Blog Archives

Regression Towards the Mean

I’m sure that 7 Days to Die (7DTD) is a rather niche topic of interest to most people here, much less discussion about experimental Alpha builds of an Early Access titles, but I feel like the things going on with its development are applicable more generally.

When the first Alpha 16 (A16) experimental build arrived, it was transformative. Sleeper zombies seems like a minor change, but it fundamentally changed how you interacted with buildings. Prior to A16, you knew pretty much instantly how many zombies were inside a given structure, and once you killed all of them banging on the doors trying to get out, you were free to loot the place in peace. That is no longer the case – now you must actively sweep each room, and double-tap each body on the floor to ensure it stays where it is. There are still some bugs with these Sleepers suddenly spawning right behind you, but the overall effect is that nowhere is safe until you make it so.

Then came the balance changes.

First, since the Sleeper zombie system necessarily increases the amount of zombies one faces, zombie loot was decreased across the board. This makes sense, as if prior loot rates stayed the same, you might end up getting more loot from the zombies inside a building than the building itself.

In practice though, reducing zombie loot makes fighting zombies considerably less fun, especially on Horde nights. Zombies essentially become resource drains, to be avoided if possible. Which… maybe makes sense. Games like Dying Light featured that model, with zombies that functioned as speed bumps and possible death traps, nothing else. The problem is that Dying Light also featured impenetrable home bases, whereas even a few ignored zombies in 7DTD can bring down the strongest base in time.

Another change? Resource gains were reduced significantly. Up to this point, there was a “last hit” bonus drop of resources when you finally cut down a tree or smashed a boulder. Not only were the bonus resources great, but it was also viscerally satisfying getting that last burst of stuff concurrent with destroying the object you were mining. Apparently it made the early game too easy for the devs’ tastes however, so they got rid of it. Now when you fell a tree, you get the same 2-3 pieces of wood you got from whacking it the first 30 times.

More recently, the devs have also messed around with Stamina gains and losses. Stamina has always been a bit weird in 7DTD. There are a lot of Perks that correspond with Stamina gains – from making Sprinting cost less, to making Stamina recharge faster, and everything inbetween – but none of them really felt necessary. There was even Coffee and Beer items one could craft to recharge Stamina faster, but why bother? You could get into trouble being chased by a bear after cutting down a tree, but Stamina otherwise served the purpose of preventing you from Sprinting across the map 24/7.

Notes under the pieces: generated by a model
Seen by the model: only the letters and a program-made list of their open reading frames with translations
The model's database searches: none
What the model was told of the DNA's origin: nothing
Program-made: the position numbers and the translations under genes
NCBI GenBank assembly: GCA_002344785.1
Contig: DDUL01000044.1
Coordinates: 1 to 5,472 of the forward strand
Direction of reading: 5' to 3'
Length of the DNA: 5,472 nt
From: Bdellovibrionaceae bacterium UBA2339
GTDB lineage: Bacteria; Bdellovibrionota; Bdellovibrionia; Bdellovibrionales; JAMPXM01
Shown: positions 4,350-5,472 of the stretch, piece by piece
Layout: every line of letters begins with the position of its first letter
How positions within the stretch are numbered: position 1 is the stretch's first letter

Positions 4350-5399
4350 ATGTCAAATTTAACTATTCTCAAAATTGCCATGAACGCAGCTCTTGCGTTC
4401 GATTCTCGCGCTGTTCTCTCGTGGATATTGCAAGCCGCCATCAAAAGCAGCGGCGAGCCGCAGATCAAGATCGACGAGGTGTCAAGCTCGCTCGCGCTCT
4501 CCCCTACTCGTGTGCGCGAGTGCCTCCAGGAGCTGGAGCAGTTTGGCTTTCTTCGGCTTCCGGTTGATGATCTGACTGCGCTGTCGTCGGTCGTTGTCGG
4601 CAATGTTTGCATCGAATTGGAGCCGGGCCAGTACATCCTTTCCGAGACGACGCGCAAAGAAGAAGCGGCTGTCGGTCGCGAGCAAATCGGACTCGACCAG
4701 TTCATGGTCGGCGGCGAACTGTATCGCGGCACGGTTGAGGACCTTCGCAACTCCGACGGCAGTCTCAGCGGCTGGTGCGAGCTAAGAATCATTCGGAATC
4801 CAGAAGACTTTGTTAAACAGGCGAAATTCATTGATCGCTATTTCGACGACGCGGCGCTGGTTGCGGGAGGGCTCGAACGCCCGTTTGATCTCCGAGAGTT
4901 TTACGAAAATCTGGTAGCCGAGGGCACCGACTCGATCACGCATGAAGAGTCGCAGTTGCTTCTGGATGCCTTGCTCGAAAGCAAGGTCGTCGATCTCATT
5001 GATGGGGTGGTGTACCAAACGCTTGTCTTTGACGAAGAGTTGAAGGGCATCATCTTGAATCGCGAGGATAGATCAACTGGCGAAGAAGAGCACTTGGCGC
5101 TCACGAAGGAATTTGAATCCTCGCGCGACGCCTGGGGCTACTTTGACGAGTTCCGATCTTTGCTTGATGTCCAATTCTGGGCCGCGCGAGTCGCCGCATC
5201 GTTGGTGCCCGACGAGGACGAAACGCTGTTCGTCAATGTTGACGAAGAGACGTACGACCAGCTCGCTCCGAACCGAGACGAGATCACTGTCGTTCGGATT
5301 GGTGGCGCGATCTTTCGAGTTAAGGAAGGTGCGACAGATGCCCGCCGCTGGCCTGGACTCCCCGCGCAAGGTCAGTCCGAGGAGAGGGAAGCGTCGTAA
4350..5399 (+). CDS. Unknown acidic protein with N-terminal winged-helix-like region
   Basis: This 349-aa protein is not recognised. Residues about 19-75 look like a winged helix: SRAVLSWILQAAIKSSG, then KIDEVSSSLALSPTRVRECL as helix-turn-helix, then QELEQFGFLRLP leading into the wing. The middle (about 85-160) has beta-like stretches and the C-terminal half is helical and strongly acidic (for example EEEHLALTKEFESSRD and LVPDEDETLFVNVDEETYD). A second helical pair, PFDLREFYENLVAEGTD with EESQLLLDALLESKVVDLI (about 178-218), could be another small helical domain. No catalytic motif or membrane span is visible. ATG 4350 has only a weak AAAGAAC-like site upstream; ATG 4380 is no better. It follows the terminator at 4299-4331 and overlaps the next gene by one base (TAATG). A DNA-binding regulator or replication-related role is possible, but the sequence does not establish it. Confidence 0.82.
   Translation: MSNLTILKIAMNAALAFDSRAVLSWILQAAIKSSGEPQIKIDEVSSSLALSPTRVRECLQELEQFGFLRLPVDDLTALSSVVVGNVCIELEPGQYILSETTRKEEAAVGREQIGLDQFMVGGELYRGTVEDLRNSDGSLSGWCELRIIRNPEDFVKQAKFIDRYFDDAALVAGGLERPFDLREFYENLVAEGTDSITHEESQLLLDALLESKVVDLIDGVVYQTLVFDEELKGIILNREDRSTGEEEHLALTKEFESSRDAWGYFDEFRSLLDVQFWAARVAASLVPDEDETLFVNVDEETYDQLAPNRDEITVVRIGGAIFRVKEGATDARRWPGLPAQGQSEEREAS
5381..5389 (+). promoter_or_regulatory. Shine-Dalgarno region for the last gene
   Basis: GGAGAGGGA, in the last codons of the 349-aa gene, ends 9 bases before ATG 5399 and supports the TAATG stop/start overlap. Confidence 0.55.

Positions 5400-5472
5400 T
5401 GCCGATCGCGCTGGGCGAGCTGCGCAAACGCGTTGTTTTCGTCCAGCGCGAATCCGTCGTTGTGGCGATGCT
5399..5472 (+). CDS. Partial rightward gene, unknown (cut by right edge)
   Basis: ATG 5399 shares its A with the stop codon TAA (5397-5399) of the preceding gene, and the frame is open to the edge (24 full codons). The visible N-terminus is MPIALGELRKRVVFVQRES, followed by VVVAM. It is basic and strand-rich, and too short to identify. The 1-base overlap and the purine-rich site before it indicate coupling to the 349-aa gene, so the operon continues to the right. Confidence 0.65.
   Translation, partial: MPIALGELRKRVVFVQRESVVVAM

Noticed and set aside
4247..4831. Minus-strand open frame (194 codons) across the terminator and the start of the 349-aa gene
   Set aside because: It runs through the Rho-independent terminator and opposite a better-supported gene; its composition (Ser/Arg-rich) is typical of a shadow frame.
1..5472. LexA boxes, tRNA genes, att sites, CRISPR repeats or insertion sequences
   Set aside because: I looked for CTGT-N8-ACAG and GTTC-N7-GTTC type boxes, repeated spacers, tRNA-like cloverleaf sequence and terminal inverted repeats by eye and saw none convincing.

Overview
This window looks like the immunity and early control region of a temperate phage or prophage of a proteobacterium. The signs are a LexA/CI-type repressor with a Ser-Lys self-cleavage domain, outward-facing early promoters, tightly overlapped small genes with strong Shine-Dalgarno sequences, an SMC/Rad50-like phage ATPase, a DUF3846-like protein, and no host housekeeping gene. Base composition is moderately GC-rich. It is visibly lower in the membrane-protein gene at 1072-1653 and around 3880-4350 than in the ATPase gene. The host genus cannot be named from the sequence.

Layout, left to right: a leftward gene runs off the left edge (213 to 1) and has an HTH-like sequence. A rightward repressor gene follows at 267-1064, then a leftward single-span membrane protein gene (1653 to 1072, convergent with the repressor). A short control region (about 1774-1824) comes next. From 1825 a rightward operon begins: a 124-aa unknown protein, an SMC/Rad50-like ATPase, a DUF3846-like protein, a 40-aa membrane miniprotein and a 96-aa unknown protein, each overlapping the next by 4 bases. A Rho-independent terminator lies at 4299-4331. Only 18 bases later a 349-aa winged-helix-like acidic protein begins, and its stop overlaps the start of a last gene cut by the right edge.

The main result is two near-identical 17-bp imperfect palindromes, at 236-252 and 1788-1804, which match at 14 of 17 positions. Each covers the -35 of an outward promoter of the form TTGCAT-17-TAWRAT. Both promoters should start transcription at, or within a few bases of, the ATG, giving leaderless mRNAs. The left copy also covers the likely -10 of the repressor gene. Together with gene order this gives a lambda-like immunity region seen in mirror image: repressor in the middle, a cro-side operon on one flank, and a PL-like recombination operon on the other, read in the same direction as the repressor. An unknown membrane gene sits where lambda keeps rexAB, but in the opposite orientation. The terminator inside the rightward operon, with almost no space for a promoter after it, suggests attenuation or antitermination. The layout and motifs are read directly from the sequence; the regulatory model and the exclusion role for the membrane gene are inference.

Now? Iron/Steel tools will pretty much instantly drain all of your Stamina. Setting aside the more realistic concern of whether a steel shovel would make digging a hole easier than a stone shovel, the change seems rather ham-fisted. Yes, by making it virtually impossible to complete any tasks without Stamina Perks, the devs have made Stamina Perks relevant. But I’m not sure any thought was spared regarding whether Stamina Perks were a good idea to begin with.

Waiting around for Stamina to recharge is boring gameplay. It is literally no gameplay. Even if the idea is for the early game to be more “dangerous” or difficult, even if the goal is to tangibly demonstrate how improved your character gets over time, this is NOT the way to do it. Having Sleeper zombies haunt every house already shoots the difficulty of the early game through the roof. Reduced Wood gain has made crafting your own base impractical for the first few in-game weeks. Making early lucky finds like an Iron Pickaxe practically pointless until well after the point at which you could create one yourself? Mind-bogglingly stupid.

Experimental builds are experimental, and all this could be reverted tomorrow. Still, it remains concerning to me that the devs are placing such a high premium on “older” ideas rather than iterating on what actually feels fun about the game currently. Half a dozen Stamina Perks do not feel fun, nor does funneling skill points into them. They seem committed to keeping them simply because they had them already, in some weird Sunk Cost Fallacy manner.

Hopefully, things will change – if not soon, then by the beta.